Applestock back in New Paltz
Applestock will be held on Saturday, September 25 from 10 a.m. to 4 p.m. at the Reformed Church at 92 Huguenot Street in New Paltz. This socially distanced fundraiser will feature music by OFFBeat, Me and My Ex, Two for the Road and That Duo, vendors, pies, apple fritters, food, face-painting, New Paltz’s Got Talent (a talent show featuring the children and teens of the community) and more! Food will be available to purchase for lunch and afternoon snacking.
Apple, Dutch apple and pumpkin pies will be for sale for $15 each. They can be preordered at https://bit.ly/ApplestockPies2021. If you prefer to order your pies by phone, please call Cheryl at (845) 430-0025. The deadline for ordering pies is Tuesday, September 21. Pies will be available for purchase on the day of the event, but there will be limited stock, so be sure to order your pies in advance. Apple fritters will also be available for purchase on the day of the event (no preorders).
Precautions for COVID-19 will be taken at all times during preparation/sales, for volunteers and customers. For updated policies, please be sure to visit https://bit.ly/Applestock2021.
Pie orders will be confirmed via e-mail or phone. Preordered pies will be picked up at the Education Building (brick building across the street from the church). Give your name and order to the volunteer and they will deliver the pies to your car.
Fall Resnick Lecture Series begins October 6
The SUNY New Paltz Foundation and the Louis and Mildred Resnick Institute for the Study of Modern Jewish Life will present the fall 2021 lecture series: “The New (?) American Anti-Semitism” on Wednesdays at 7:30 p.m. via WebEx. Links will be sent three days before presentations. The director is Gerald Sorin.
The schedule is as follows: October 6 – Alexandra Stern, Anti-Semitism and the Far Right in America; October 13 – Hank Greenspan, The Guts of Anti-Semitism: A Psychologist’s Perspective; October 20 – Eli Gottlieb, Armies of the Night: Anti-Semitism on Campus and Beyond; October 27 – Jonathan Rosen, Here’s the Good News: Fighting Anti-Semitism Will Save America’s Soul; November 3 – Rena Blumenthal, Thoughts on Anti-Semitism after a Year of Pandemic TV-Watching.
Register for Turkey Trot in New Paltz
The Family of New Paltz Turkey Trot is an annual 5K run and walk event to support Family of New Paltz’s food pantry and crisis services. Participants will be running a full in-person race this year on Thanksgiving morning.
Family provides a variety of services, including a 24-hour hotline and textline, food pantry, free clothing store, counseling, support groups and multiple shelters for adults, adolescents and victims of domestic violence, as well as restorative justice services.
Register online at www.newpaltzturkeytrot.com or in person at 51 North Chestnut Street in New Paltz, Monday through Thursday between 10 a.m. and 5 p.m. and Fridays between 10 a.m. and 4 p.m.
For anyone participating locally, shirts will be available from Family of New Paltz at $25 for persons 13 to 64 years, $15 for anyone below the age of 13 and over the age of 64.
Due to CDC guidelines, there is the possibility for this event to become a virtual run, similar to last year, using the RaceJoy app. For general questions and/or to make arrangements to pick up tee-shirts, please contact Ivan at (845) 255-7957 or Jen at (845) 392-3624.
Books & Art Series at Gardiner Library
The Gardiner Library presents a Book and Art Series on Saturday, October 2 at 11 a.m. for ages 4 to 6. Step inside the picture book Go Away Big Green Monster by Ed Emberley and try some of the art techniques used by this favorite author. Other series dates will be November 6 and December 4.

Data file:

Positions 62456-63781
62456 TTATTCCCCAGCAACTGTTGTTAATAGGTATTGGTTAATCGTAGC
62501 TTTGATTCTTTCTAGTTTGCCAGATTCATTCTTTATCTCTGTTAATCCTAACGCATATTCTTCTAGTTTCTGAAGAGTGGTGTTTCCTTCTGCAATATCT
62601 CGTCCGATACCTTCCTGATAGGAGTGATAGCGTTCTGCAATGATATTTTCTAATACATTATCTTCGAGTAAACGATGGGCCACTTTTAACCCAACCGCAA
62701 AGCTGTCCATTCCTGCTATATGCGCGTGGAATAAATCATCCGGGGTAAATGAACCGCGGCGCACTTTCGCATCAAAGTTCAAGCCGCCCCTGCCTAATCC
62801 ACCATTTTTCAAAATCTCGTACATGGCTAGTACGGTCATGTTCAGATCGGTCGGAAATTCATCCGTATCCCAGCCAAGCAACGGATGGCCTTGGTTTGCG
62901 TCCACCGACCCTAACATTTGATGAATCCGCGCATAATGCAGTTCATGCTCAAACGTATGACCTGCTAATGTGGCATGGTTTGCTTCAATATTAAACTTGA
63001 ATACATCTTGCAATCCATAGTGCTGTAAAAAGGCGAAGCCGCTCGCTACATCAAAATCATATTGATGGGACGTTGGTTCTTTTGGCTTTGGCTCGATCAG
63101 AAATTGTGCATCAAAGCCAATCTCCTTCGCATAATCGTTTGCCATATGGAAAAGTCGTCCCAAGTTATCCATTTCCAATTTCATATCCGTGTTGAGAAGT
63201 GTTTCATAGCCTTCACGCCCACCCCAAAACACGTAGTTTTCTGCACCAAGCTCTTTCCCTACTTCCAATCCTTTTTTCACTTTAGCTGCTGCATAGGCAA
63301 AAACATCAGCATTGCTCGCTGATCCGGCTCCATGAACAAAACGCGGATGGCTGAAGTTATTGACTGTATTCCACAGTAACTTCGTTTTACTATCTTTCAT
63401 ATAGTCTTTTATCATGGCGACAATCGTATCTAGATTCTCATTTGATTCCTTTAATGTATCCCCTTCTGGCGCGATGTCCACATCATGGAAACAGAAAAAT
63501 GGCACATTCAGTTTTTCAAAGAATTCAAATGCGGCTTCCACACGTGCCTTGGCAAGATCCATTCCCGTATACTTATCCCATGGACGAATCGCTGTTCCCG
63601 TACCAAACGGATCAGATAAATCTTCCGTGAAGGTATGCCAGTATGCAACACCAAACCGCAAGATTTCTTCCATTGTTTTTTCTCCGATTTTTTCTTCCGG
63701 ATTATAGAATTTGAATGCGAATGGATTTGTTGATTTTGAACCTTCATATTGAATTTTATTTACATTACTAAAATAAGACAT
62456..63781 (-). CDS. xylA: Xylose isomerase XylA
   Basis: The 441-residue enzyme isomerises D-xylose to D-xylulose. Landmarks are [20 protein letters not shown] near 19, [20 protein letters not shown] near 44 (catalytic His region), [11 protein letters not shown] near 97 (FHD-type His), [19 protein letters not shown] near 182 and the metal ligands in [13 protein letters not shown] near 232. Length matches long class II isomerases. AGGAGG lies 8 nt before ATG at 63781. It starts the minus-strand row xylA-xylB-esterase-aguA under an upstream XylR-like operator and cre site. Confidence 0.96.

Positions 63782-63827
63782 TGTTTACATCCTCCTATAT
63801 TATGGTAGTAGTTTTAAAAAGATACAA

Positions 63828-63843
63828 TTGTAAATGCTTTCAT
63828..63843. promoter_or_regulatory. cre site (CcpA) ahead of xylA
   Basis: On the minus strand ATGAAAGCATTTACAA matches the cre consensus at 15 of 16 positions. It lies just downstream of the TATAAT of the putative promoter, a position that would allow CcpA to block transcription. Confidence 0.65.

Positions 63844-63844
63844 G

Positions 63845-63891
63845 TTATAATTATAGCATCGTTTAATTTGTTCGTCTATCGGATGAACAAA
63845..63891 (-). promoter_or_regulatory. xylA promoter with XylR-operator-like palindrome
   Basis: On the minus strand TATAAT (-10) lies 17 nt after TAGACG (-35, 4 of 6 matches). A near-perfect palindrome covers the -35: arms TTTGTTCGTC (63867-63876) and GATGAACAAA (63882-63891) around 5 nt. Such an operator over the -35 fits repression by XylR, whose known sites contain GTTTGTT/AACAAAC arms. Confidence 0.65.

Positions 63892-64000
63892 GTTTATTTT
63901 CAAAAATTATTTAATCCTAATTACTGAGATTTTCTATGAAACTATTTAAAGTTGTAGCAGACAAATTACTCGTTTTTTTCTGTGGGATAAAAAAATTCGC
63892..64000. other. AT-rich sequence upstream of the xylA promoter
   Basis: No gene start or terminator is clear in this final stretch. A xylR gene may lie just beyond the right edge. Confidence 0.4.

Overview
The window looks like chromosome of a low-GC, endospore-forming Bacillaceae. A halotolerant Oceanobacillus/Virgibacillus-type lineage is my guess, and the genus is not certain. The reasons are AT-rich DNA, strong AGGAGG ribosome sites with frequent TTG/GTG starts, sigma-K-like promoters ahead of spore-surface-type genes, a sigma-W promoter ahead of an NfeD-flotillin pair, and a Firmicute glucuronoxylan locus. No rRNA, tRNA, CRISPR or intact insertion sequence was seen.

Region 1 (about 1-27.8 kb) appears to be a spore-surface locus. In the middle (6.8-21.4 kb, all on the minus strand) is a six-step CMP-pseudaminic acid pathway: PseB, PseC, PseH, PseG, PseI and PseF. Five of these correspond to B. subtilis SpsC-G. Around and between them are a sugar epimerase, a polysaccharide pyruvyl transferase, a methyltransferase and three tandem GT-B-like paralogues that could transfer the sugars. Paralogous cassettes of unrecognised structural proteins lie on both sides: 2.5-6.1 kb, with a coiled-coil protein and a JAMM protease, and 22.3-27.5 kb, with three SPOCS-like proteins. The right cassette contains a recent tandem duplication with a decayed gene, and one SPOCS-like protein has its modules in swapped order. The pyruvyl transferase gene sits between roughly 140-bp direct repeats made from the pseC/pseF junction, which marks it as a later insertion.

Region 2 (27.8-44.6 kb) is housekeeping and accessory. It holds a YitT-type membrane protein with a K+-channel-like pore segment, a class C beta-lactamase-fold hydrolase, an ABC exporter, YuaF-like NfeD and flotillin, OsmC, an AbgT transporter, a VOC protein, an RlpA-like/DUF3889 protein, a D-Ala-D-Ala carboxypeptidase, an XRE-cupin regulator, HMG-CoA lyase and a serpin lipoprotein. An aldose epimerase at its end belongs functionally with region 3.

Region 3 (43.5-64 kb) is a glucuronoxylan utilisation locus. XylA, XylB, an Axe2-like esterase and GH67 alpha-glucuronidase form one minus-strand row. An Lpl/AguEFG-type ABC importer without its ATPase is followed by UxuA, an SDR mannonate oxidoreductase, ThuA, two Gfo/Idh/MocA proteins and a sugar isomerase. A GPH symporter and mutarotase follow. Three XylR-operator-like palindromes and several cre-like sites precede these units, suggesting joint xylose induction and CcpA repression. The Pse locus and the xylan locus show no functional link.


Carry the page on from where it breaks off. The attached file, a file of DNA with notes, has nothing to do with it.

Preregistration is necessary and limited. For more information and registration, contact Carolyn at email@example.com. The Library is located at 133 Farmers’ Turnpike. Call (845) 255-1255 or visit www.gardinerlibrary.org.
Rabies clinic in New Paltz October 13
The Town of New Paltz Dog Control Officer and the Town Clerk’s Office will hold a rabies clinic for dogs and cats on Wednesday, October 13 from 4 to 6 p.m. at the Town Highway Garage, located at 52 Clearwater Road in New Paltz. Customers must stand six feet apart and masks must be worn.
Vaccinations for rabies, distemper and heartworm will start at $10 each and will be administered by Dr. Laurie Stein, the traveling veterinarian. Heartworm medication is also available. Rabies certificates will be presented at the completion of the vaccination. These certificates are essential for licensing dogs where they reside, as required by New York State law.
Dogs must be leashed and cats must be in carriers. Payment is by cash or check only. For additional information, call (845) 255-0100, extension 1.
Fundraiser honoring David Dukler in Gardiner
The Gardiner Democratic Committee will hold a fundraiser to honor retiring Gardiner Town Board member David Dukler on Sunday, September 26 from 1 to 4 p.m. at the pavilion in Gardiner’s Majestic Park. The event will be a fun-filled afternoon with food, lawn games and a live auction with interesting and valuable items, including a weeklong stay for up to eight people at the Orlando Marriott resort.
Admission costs $25 for adults (18 and older), $5 for kids (13 to 17) and free for kids 12 and under. Reservations are a must, which can be made by going to http://gardinerdemocrats.com/fundraiser.
The event will feature local and countywide candidates for election in November, as well as county executive Pat Ryan and the Ulster County Democratic Committee’s Democracy Tent with information on a variety of progressive causes, plus fun activities like “kid voting.” You don’t need to attend the fundraiser to take advantage of the Democracy Tent.
Music with Miss Amy at Gardiner Library
The Gardiner Library presents Music with Miss Amy for ages 0 to 4, with a caregiver. The three-week series meets Wednesdays, October 6, 13 and 20 at 10 a.m. Classes include movement, song time, bouncing rhymes, instruments, puppets and lots of fun. The group meets outdoors. In case of inclement weather, makeup dates will be offered. Blankets are welcome.
The cost is $45 per child. Registration is required. For more information and registration, contact Amy at firstname.lastname@example.org. The Library is located at 133 Farmers’ Turnpike. For additional information, visit www.gardinerlibrary.org.
Qi gong/Tai Chi-inspired meditations at Gardiner Library